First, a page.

As miserable as these moments may sound, they are only the beginning as Wiseman turns his camera away from the cops dealing with the victims and moves towards the therapists standing with open arms. At The Spring, men, women, and children come with all their accessible belongings move in hoping that they may be able to make their abused lives part of a distant past. None of these people -- most of whom are women, though the therapists acknowledge the occasional men -- will forget it, but at least they have the ability to move on.
Most of the impact found in Domestic Violence comes from the idea that every person appearing in the film's middle section has made the most important choice of their lives -- by walking out on the situation, they have moved out of the mental and physical beatings and into a world where people actually want to listen to them speak their opinion. The happy tears that swell in one woman's eye are indicative of this: she has just told her life story to a caseworker who was willing to care.
Catharsis is one of the underlying themes in the film, as the women give long monologues on their own private histories to others who have shared similar circumstances. Wiseman perfectly stays backed-off, his camera never feels intrusive even though the people are telling things that the audience has no real right to know. And then it comes to us; these people are not giving out the information to other women, two filmmakers, and a camera because they want some Warholian recognition but because it makes them feel better. Emptying their hearts of all the pain and torment that has preceded their entrance into The Spring does not pit us as voyeurs but as involuntary therapists.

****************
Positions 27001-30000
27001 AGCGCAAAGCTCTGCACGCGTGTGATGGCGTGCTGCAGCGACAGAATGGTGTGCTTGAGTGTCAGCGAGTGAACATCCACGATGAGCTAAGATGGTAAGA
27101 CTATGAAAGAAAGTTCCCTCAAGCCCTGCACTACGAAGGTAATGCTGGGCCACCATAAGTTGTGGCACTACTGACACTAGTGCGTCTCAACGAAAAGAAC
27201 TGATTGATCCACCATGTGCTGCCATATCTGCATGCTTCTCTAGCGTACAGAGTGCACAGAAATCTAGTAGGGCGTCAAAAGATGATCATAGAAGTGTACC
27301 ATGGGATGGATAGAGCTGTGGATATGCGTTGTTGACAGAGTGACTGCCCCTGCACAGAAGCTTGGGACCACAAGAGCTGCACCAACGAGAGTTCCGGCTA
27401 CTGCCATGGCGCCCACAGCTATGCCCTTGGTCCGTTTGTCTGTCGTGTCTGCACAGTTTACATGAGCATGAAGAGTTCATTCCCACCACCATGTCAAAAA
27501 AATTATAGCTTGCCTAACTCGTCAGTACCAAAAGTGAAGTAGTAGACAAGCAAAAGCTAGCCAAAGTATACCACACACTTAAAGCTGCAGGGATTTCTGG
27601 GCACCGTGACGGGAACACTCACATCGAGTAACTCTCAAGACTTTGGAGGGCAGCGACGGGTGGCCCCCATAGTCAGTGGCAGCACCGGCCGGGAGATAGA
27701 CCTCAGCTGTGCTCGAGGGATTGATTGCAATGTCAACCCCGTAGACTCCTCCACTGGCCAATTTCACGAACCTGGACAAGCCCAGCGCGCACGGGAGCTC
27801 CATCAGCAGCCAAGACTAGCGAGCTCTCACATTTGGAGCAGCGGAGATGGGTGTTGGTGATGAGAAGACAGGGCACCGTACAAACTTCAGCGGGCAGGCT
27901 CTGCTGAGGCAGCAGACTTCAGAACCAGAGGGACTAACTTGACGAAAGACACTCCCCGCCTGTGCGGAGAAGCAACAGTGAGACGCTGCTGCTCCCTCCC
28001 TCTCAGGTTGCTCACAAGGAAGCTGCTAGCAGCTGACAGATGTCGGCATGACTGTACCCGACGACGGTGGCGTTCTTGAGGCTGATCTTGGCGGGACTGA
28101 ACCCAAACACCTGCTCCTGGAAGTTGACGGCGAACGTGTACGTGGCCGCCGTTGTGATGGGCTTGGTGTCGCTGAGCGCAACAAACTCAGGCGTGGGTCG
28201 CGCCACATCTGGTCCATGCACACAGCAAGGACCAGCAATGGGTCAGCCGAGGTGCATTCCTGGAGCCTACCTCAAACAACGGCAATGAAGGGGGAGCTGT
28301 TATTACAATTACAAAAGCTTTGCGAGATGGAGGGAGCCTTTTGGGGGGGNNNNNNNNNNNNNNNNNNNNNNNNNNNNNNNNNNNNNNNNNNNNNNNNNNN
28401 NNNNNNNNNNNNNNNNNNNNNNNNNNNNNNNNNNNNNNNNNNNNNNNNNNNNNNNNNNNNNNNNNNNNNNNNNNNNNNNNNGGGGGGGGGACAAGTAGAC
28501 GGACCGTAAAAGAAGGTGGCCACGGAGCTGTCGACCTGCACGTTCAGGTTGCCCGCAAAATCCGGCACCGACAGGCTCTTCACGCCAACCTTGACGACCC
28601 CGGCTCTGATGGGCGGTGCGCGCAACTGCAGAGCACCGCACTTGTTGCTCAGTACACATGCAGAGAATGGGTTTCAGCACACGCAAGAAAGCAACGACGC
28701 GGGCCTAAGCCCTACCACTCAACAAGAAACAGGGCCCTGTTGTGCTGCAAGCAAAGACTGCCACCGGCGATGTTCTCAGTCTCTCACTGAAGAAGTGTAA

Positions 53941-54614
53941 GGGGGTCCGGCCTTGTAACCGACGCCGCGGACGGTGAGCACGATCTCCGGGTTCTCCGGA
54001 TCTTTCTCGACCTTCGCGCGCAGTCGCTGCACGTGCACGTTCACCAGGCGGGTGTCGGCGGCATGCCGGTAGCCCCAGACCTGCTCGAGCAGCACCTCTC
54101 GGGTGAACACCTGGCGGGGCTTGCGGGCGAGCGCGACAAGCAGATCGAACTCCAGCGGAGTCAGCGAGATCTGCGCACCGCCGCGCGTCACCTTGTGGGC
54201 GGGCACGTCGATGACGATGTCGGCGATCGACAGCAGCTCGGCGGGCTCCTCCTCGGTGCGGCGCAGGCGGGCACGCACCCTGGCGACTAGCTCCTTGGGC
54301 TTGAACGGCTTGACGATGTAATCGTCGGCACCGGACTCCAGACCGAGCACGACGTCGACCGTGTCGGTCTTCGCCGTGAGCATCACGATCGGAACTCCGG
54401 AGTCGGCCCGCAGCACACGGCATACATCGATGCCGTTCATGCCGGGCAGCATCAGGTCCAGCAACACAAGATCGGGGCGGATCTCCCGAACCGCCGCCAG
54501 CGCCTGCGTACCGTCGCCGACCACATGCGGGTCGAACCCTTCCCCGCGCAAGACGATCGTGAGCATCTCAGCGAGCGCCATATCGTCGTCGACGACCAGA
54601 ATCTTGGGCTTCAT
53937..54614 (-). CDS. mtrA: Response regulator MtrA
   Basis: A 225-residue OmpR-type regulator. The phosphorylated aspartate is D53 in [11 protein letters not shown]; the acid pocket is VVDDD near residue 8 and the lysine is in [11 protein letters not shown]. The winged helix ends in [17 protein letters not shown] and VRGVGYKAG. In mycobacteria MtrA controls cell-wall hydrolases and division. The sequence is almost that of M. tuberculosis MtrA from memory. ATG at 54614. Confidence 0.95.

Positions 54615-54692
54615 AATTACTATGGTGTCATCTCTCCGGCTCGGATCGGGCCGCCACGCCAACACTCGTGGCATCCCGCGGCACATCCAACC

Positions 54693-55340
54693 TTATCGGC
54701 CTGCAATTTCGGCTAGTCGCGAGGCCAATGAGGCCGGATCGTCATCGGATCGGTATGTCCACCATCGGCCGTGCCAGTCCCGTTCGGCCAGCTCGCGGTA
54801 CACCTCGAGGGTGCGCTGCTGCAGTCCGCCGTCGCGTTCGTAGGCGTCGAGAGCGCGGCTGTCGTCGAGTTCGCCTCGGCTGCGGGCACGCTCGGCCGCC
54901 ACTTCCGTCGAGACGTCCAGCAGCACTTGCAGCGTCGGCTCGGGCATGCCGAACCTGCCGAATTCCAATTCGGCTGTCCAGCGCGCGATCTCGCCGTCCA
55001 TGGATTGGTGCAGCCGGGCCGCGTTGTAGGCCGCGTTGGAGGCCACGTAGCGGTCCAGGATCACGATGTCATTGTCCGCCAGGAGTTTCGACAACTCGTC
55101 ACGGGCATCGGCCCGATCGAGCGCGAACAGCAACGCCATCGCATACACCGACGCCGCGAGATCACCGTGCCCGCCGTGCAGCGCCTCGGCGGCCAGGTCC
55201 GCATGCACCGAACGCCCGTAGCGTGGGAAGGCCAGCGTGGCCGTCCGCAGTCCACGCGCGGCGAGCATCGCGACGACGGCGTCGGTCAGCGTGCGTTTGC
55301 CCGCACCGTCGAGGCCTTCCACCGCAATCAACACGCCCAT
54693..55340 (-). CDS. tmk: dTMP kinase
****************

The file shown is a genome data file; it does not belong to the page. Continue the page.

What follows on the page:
Frederick Wiseman has often worked under these depressing pretenses. Nearly all of his 35 documentaries deal with social problems ranging from welfare to public housing. His vérité style makes the audience feel like we are huddled in the corner watching on, which exacts the effect of the work. No one is allowed to speak to the camera, no one is even recognized outside of the identity we get from what we see on the screen. And yet the people of these films, nameless as they may be -- a result that Wiseman surely intends -- are memorable. Long after the credits have rolled, we still remember the 70-year-old woman who has decided to leave her husband after 50 years of abuse. I'd dare say that for the rest of my life, when I come across a film or story involving domestic abuse, I'll think of her headstrong, aged face.
The last chapter in the story is a return to the streets of
Tampa. The sun has fallen (though the film was made over the course of two months, Wiseman
shows it like the events of a single day) and the offices of The Spring are closed for the